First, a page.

What is Separation Anxiety? Pediatricians help us understand that separation anxiety is so tough on kids because they don’t understand object permanence. A child realizes Mom is gone, and what they think is, “Oh my gosh, MY MOM IS GONE,” like…forever gone.

https://contentpathway.s3.amazonaws.com/separation-anxiety-full.jpg

It’s why we play hide and seek or peekaboo with little ones. We want to reinforce the idea that even though you can’t see an object, it doesn’t mean it’s gone. The fear produced over this misunderstanding is what we call separation anxiety. It creates anxiety in our children, and much of the time, an anxiety in us as parents.

Take some time to check out this month’s video to see how we can deal with anxiety. Later in the month we’ll look at some practical tools for how to help your child conquer separation anxiety.

https://vimeo.com/parentministry/review/95865874/650be0e74c

GP Kids Parenting: The Comparison Game

Being a parent is hard work and sometimes we wonder if we are doing a good job?  We hear about other families, other people’s kids and it can be easy for doubt to creep in.  Comparing ourselves to others is natural and depending on the situation can either make you feel like parent of the year or a total failure.

The last thing you want to hear about when you were up all night with your ten month old is how someone else’s two month old is sleeping through the night! Or how about running into that mom who is always perfectly put together when you can’t remember the last time you got a shower?

Comparisons can be harmful to our self esteem and our outlook on how we are managing.  It’s easy to fall into this trap. We have to realize that we all have good and bad days.  No one has completely mastered being a parent!

Take some time and check out this month’s video to see how we can deal with those moments we feel like we don’t measure up.  Later this month, you will receive some tools to help you when you are playing the comparison game through our email list here.

Here is the link to the video: https://vimeo.com/parentministry/review/90162336/2b9dba9f43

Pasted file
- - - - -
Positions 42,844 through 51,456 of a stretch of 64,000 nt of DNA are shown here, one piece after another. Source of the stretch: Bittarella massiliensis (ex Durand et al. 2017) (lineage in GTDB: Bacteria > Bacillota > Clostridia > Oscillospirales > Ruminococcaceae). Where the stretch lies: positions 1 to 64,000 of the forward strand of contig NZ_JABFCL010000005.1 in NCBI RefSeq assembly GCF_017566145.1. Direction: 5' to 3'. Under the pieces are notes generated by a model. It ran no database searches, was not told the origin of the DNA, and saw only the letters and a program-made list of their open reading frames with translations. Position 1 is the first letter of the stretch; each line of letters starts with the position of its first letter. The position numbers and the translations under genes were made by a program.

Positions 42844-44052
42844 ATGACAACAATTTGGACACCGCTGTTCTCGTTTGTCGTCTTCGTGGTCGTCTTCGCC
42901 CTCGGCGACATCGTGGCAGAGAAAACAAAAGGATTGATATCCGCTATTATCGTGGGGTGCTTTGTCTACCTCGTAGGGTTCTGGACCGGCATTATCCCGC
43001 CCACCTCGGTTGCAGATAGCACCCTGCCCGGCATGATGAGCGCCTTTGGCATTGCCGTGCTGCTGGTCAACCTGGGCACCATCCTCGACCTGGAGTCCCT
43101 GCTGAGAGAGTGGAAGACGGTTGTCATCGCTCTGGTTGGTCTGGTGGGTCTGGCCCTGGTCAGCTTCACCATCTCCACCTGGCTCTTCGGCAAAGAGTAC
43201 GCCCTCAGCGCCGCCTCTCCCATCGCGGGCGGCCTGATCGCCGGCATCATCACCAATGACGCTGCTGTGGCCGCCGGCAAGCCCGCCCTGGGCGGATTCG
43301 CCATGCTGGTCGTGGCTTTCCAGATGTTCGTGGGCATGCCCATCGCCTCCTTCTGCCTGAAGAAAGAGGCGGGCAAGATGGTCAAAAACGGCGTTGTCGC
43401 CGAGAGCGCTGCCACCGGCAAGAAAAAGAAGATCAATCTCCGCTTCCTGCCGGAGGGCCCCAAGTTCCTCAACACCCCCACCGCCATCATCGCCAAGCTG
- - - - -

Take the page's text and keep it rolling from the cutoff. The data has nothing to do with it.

Thanks,

Cassandra DeWitt

 

Marriage Matters: Welcome to Baseball Season

The last few days of 70-degree weather have been a blessing and also a reminder ]that not only is spring on the way but baseball season is upon us.

I have been following the game since 1950 when my Yankees beat the Phillies in the World Series. To me baseball is more than a game. It’s a life time of memories; my grandfather introduced me to the game he loved. He was a Brooklyn Dodger fan and taught me all about the game. He died in February 1955 before he saw his Dodgers win the 55-world series. Today, I have the opportunity to build memories with my grandchildren as we attend the Trenton Thunder games. It’s so much more than baseball. It’s about spending time with them and letting them know how special they are.

Too many children today do not have these special moments of building life time memories.

During the month of March Grace Point will be offering three classes on exploring the world of the developing adolescent. These classes will take place on March 12, 19, and 26 at 9AM in Rooms A1-2.

Some of the topics that we will explore are:

  • An Inside Look at the American Teenager
  • Adolescent Developmental Influences
  • The Impact of Trauma on Adolescent Development
  • Factors that Contribute to Good Psychological Health
  • Parenting Adolescents

These classes are recommended for the parents of children aged nine and above, teachers, counselors, and anyone else who lives with or works with the adolescent.

You can contact Chuck Arnold (carnold@gracepointpa.org) for additional information.

GP Kids Parenting: Technology

Maybe it was a Super Nintendo, Oregon Trail on the school computer, or immersing yourself in episodes of Full House, but our exposure to technology was vastly different from what our children experience today. They’re inundated with technology EVERYWHERE they turn.

Does that mean we just hand them an iPod, unlimited Netflix and YouTube access, and an unmonitored TV and allow them to handle technology however they deem fit? This month, in our video below, we want to help you as a parent understand the pros and cons of technology and how to manage it in a way that sets your child up for success through a Biblical worldview.

The follow-up to this blog will be an email through our GP Kids list titled “GP Kids Parenting – My Child’s Mobile Device.” Sign up for those emails here.

Check out this 5 minute video!

https://vimeo.com/parentministry/review/86560654/63bc8c27e1